Simultaneously, she also began to make her own films. “I made a horrible film for my group project, but I had decided to be a filmmaker,” she explains. On days when she was not photographing, Abeer spent her evenings at Gaiety Galaxy (now G7Multiplex), a movie theatre in Bandra. This became another classroom. “Through this medium, I started looking at people as characters, with internal and external wants and wounds. I began seeing the sentience of character development,” she adds.
Medium is Not the King
Abeer’s inquisitiveness is reflected as much in her films as it does in her photographs. Sometimes, she combines these two mediums to complete a narrative coherently. In 2014, while working on a documentary titled Basera-e-Tabassum—based on the lives of young girls in Kashmir—she decided to create a photo series as well. Known as Homes of Smiles, the images give you a glimpse into the lives of the girls residing in orphanages. You can see their eyes sparkle with hope, and you instantly begin to imagine their untapped potential. But when you see the film, you are faced with the hideous reality, and the uncertainty of their future. Speaking about how she weaved this narrative, Abeer says, “When it comes to making a film or a photo series, it is the subjects’ expanse that dictates the medium. When you look at the series, you will notice how the succession of images have become a statement in itself,” she explains.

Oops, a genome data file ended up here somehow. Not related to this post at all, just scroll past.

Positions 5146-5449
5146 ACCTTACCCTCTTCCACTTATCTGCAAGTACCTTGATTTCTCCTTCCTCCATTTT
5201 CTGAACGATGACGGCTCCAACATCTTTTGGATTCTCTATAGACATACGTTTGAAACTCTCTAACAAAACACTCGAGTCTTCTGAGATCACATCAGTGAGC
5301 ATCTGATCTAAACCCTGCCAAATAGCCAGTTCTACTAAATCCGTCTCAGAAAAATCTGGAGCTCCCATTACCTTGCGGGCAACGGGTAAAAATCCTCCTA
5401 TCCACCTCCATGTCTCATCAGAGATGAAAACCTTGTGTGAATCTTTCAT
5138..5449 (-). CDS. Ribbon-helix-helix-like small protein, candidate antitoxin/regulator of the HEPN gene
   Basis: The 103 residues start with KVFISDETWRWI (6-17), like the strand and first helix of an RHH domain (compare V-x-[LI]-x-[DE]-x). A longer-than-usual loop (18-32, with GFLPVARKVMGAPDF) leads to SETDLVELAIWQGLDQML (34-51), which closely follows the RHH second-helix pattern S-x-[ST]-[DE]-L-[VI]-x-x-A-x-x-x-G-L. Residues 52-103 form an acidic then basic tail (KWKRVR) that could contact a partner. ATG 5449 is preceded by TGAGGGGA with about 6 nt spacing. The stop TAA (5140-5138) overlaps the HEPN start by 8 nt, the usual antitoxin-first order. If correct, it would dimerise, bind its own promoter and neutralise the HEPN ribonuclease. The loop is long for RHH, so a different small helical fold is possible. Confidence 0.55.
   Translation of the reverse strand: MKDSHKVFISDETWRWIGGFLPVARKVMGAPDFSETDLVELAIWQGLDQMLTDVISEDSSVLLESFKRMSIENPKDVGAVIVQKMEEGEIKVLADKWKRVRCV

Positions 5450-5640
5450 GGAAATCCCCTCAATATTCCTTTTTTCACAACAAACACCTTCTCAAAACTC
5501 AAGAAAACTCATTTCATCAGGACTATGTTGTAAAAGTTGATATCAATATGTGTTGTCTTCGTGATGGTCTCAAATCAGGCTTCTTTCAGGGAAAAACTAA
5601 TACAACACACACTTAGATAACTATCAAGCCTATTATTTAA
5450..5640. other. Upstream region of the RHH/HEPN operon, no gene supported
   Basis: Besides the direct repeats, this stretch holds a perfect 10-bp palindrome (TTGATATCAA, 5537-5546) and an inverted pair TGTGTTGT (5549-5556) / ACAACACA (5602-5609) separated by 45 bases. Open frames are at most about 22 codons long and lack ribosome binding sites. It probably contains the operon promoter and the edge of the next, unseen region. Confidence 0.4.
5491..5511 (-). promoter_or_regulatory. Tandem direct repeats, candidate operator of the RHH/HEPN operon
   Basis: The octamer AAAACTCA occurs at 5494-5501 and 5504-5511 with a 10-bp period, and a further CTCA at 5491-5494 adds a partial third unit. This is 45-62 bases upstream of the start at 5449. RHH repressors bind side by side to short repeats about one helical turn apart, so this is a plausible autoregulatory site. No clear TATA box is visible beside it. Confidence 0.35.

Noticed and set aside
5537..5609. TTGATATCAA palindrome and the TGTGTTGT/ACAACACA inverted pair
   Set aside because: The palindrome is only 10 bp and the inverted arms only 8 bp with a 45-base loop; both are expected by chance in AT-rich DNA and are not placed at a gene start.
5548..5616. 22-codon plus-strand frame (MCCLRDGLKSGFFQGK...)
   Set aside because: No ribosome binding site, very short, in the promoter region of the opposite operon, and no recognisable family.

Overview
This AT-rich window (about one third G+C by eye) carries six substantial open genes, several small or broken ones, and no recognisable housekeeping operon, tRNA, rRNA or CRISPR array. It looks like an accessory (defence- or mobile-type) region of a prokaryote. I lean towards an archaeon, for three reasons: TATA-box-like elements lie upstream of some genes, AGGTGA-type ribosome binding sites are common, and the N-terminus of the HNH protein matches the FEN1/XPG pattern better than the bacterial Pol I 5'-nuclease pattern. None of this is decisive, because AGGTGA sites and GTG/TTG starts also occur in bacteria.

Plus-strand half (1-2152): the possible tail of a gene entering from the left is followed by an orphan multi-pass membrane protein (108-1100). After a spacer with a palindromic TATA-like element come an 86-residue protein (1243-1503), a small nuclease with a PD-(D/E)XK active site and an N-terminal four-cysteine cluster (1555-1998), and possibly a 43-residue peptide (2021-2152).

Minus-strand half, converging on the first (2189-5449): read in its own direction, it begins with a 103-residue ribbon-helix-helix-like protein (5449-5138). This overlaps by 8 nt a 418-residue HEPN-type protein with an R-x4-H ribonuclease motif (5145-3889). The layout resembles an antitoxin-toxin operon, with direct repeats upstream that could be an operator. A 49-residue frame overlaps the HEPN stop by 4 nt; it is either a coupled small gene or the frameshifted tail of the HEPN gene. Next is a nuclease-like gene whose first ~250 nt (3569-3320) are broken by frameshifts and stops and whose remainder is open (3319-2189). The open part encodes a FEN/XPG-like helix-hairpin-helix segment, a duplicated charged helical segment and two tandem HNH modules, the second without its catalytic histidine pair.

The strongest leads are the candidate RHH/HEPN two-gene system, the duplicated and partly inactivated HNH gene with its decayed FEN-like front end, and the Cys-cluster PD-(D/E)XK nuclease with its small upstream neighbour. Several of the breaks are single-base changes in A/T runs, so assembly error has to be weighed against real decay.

Such emotionally charged stories eventually began to take a toll on Abeer. “How does one work with complete impartiality? Finding objectivity in a subjective medium is extremely difficult. There is also a demand to find drama where there is none. The presence of a camera has its own power on people too. In such times, I remind myself of a quote by John Stuart, ‘He who knows only his own side of the case knows little of that.’ So, I do my research, and on the field, I take a walk and speak to kids to gather points from both the sides,” she explains.
With various challenges, and the opportunity to work with diverse groups of people has helped Abeer to become more perceptive towards her subjects. “These experiences add up and come out as ideas and stories, and have made me a better human being. Interacting with people from various cultures, sharing meals with them, understanding their livelihood, and respecting their norms have developed my character,” she says.
Inside-out and Everything in Between